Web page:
Stephen Hall considers the value of data to a pig production business and explains how to calculate total herd FCR, one of the sector’s key measures of efficiency
The value of data to any pig producer is unquestionably very high in terms of informing and maintaining any management strategy that’s aimed at achieving the optimum production efficiency that’s needed to meet the challenges of a market that’s fundamentally driven by the balance of supply and demand. Unfortunately, many producers don’t understand the value of the information that they could collect and use.
In the middle of the 20th century, a Japanese economist promoting the “Total Quality Management” concept that had seen the rise of Japanese manufacturing to global dominance was asked by a visiting British delegation why the country’s manufacturers were happy to open their factories, talk frankly about their techniques and show the secrets of their success. The answer was telling: “We know you won’t do it,” he said.
The management strategies of Japan’s successful manufacturing industries were based on techniques that relied on analysing data; and that data carried a high value within each business.
Most pig producers keep records of their production business. “Births, deaths and marriages” are commonly recorded, while feed costs, and in some cases even more detailed input expenses, are married up with performance. However, these records are rarely used beyond producing management action lists and reporting historic results against target key performance indicators (KPIs).
To take this further and to do something with this data, we need to: know what to look at; understand the causes of variation; and develop controls. That’s what the Japanese manufacturers did.
One natural area to address is feed cost because it represents approximately 60% of the total costs of a breeding/feeding enterprise; broken down a stage further, it equates to 30% and 70% respectively of breeding herd and feeding herd costs.
To make this cost go further by increasing the output over cost, we need to look at the total herd feed conversion ratio (FCR). To understand this figure we need to look at the components that make up the calculation. Sow feed and feeding pig feed per carcase kilogram is the final calculation that produces this figure, but this is the culmination of virtually every management action on the farm.
Working backwards from the total herd FCR using valid performance data is a fascinating and rewarding journey that takes the producer into the “known”, not the “unknown”. Pig production has relied, for generations, on intuition and instinct to control the unknown, this is what makes pig farming a way of life. The prospect of harnessing that intuition and instinct to something that can be known helps us to understand the value of data and turns records into response.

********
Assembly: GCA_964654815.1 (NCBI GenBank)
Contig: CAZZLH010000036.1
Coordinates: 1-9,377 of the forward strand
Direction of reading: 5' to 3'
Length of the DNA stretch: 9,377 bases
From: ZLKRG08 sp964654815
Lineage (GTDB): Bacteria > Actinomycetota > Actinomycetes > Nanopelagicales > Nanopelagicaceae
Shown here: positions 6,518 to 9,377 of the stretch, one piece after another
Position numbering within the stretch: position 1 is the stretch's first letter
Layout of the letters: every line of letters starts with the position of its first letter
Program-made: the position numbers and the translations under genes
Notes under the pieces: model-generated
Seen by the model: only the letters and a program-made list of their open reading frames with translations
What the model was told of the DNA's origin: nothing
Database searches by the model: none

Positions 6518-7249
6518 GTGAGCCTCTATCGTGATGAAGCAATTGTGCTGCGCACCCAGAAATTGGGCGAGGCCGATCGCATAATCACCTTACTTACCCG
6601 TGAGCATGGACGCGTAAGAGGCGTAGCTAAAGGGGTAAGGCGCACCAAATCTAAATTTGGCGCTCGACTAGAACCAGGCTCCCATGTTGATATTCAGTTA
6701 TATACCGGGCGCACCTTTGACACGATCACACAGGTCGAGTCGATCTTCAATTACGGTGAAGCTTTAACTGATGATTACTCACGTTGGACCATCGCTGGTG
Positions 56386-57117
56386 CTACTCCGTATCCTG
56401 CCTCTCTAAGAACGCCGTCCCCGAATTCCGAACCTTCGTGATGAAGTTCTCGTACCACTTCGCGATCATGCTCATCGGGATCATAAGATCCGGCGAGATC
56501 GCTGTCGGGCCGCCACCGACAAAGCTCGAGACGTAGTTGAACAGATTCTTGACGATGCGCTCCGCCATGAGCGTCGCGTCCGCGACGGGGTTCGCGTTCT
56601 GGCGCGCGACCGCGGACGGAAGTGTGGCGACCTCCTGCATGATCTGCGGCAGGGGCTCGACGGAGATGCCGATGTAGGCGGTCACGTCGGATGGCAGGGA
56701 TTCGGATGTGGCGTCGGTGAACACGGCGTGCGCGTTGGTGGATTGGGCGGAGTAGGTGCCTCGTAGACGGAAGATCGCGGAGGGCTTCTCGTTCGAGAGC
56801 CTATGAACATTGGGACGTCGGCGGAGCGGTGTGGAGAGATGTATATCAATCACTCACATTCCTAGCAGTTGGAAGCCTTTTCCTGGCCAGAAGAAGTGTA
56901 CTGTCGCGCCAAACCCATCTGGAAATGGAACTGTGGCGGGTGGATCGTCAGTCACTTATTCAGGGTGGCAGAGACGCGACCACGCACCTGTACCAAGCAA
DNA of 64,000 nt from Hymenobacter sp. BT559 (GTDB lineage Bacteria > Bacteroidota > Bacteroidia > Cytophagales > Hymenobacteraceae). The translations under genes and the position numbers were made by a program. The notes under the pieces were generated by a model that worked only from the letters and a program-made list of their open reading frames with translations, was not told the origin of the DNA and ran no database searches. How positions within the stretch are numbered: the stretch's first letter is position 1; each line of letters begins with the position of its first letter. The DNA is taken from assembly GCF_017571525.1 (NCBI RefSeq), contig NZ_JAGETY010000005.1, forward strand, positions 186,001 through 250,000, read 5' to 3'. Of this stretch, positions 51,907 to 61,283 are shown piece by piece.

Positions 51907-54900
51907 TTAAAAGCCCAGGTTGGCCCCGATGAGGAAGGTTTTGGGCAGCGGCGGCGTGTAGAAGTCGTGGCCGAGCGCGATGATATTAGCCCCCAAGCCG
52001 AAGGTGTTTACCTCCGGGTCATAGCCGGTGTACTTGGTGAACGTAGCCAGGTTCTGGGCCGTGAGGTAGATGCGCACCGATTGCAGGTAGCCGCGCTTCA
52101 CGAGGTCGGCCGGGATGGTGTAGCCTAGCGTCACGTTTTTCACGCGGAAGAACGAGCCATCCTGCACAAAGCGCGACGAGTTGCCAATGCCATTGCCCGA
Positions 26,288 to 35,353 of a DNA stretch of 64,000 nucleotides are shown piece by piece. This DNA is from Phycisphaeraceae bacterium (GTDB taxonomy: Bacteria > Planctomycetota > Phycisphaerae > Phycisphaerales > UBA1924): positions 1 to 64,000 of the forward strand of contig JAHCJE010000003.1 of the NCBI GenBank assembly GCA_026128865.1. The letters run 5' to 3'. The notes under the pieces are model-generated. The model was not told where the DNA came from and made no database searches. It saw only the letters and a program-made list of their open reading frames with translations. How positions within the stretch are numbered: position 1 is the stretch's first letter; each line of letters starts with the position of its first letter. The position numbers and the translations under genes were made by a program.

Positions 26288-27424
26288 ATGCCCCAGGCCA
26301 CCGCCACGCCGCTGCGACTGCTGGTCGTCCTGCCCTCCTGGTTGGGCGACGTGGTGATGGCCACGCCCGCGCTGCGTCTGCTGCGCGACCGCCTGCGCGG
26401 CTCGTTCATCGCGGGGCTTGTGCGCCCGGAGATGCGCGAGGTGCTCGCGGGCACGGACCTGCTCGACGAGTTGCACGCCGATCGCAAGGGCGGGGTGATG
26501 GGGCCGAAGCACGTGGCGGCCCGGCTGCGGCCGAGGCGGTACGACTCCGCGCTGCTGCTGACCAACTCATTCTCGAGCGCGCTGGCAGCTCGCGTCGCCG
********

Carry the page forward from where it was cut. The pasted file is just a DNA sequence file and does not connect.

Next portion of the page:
Total Herd FCR is a key feed efficiency measure and it represents the output over input of 70% of the cost of integrated production to the point of sale of a kilogram of pig meat “manufactured” by the pig unit. The components of this particular KPI are: kg of sow feed per sow per year; pigs sold per sow per year; and the weaning to slaughter FCR of the finisher pigs.
As an example, we can look at the calculations required to find the total herd FCR of a unit with the following production figures:
Pigs sold/sow/year, 23.8
Wean to slaughter FCR, 2.63
Weaning weight, 7.4kg
Liveweight at sale, 112.7kg
Killing out, 74.2%
First, we calculate the meat output/sow/year by multiplying the pigs/sow/year by the meat produced/finisher (finished weight multiplied by the killing out percentage).
23.8 x (112.7 x 74.2%) = 1,990.23kg/sow/year
Then, we calculate total feed use by adding the feed/sow/year to the finisher feed (meat/sow/year multiplied by the wean to slaughter FCR).
1,380kg + (1,990.23kg x 2.63) = 6,614.30kg
Finally, dividing the result for the total feed used by the total meat produced/sow/year gives the total herd FCR.
6,614.30 ÷ 1,990.23 = 3.32
A sound target for the UK industry would be a total herd FCR of 3.0, and an aspiration should be 2.8.
Of course, there needs to be adjustment made and the target re-evaluated where the capacity to exert management control is compromised by individual producers’ systems. The main compromise is the indoor/outdoor system variation, however, other possible compromises include long-term margin over investment, animal welfare perception and methods of animal health evaluation.
A healthy pig in every available pig place from as few sows as possible is my approach to management strategy. But without data this, in my opinion, is impossible because I can’t know the likely outcome of many of my actions, and I’m dependent upon my intuition and instinct, which even after 45 years of production is still likely to let me down.
> Stephen Hall can be contacted via: www.stephenhallmanagement.com